Sabinine, sounds royal doesn’t it? Like somewhere far away there is a Princess Sabinine held captive in a tower….. No? Just me? Well, anyway, it’s this weeks topic so let’s get to it. Sabinine is one of the lesser studied terpenes and is found commonly in Holm Oaks and Norway Pines. It’s also found in juniper, pepper, nutmeg, cardamom and many other spices and in high concentrations in carrot seed oil. It’s what gives carrots their green, earthy flavor.
Sabinine hasn’t been as well studied as some of the other terpenes but in the studies it does have, it shows many of the same benefits. These benefits include anti-microbial, anti-inflammatory, and antioxidant abilities and this list is by no means exhaustive. Common and possible future uses include adding to cosmetics to help fight free radical damage and to help prevent skin damage, and therefore wrinkles. The earthy, spicy fragrance is popular and is also commonly used in cosmetics. These flavor notes from citrusy and spicy to piney and woody also means it’s in our food a lot too to enhance the taste.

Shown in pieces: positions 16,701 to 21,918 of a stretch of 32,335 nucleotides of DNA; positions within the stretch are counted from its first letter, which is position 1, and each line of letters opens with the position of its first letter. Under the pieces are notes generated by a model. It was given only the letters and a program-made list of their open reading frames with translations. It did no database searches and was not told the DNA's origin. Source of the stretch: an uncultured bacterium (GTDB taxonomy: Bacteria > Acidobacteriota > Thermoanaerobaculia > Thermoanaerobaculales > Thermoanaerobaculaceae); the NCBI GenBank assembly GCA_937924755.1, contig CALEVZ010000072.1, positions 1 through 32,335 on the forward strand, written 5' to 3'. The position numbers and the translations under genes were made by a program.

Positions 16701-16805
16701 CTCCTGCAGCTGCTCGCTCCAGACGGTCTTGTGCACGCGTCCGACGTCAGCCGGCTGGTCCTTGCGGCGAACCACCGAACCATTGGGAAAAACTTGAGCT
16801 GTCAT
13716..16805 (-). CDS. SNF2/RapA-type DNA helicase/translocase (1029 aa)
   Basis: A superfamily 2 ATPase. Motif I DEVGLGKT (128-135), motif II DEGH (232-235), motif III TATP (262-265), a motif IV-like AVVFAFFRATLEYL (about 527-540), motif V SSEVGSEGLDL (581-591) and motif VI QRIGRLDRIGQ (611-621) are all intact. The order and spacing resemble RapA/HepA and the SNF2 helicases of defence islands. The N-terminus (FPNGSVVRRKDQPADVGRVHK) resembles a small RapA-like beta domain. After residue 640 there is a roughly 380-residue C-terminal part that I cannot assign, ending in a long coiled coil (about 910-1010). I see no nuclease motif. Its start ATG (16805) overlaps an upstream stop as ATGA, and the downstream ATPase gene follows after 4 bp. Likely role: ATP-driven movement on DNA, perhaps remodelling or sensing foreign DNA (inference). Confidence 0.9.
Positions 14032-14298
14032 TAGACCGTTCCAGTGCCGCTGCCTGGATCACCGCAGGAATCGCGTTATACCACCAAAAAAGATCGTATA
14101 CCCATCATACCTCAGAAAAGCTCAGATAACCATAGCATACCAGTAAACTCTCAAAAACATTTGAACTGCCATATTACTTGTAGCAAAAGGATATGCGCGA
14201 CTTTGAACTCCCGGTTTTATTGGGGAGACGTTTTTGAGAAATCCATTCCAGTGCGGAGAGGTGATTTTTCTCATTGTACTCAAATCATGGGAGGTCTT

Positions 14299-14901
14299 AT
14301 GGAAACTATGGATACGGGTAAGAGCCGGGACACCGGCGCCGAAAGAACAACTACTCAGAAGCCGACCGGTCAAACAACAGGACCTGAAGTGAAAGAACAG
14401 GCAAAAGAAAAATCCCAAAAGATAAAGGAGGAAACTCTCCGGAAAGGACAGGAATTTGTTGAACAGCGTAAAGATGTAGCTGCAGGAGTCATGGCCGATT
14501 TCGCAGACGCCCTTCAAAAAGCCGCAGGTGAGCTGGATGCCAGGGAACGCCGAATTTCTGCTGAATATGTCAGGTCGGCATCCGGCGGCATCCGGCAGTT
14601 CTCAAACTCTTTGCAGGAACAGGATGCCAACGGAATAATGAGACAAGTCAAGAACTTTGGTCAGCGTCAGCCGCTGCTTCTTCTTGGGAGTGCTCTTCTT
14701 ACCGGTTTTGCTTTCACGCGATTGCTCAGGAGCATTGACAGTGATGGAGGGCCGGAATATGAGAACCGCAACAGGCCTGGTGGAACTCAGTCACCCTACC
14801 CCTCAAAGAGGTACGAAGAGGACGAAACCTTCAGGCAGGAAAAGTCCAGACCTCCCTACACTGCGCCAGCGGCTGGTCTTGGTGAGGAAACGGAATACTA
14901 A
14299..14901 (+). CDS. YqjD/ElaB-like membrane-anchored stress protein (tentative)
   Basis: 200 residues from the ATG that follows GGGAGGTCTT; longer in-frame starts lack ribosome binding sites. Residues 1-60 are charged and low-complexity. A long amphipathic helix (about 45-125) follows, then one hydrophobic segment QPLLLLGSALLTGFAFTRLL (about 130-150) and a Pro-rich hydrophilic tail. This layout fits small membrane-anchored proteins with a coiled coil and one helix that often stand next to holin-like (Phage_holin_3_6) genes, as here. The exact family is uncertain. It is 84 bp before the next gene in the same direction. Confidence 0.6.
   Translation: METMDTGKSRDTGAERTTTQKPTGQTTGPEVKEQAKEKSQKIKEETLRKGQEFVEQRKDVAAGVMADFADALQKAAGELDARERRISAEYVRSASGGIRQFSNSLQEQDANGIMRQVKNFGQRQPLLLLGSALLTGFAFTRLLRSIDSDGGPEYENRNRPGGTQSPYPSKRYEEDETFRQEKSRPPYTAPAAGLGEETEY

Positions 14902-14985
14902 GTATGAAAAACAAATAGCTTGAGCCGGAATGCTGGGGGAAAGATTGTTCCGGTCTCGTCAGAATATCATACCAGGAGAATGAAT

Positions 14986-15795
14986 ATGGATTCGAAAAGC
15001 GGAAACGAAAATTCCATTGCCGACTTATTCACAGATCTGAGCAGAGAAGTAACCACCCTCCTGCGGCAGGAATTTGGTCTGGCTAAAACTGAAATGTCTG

Sabinine is also a constituent of things like tea tree oil and is one terpene that lends this oil its amazing anti-fungal benefits. In fact, studies show, that sabinine extracted from tea tree has shown to be especially beneficial for skin inflammation and other skin conditions. Its anti-microbial properties lend it to be an excellent preservative, helping to usher in a better way to preserve our food and cosmetics without the need for harsh chemicals.
Sabanine really needs a closer look. This terpene has not had the attention that it deserves. Follow us every week on social media to stay up to date on all our terpene articles and other wellness news.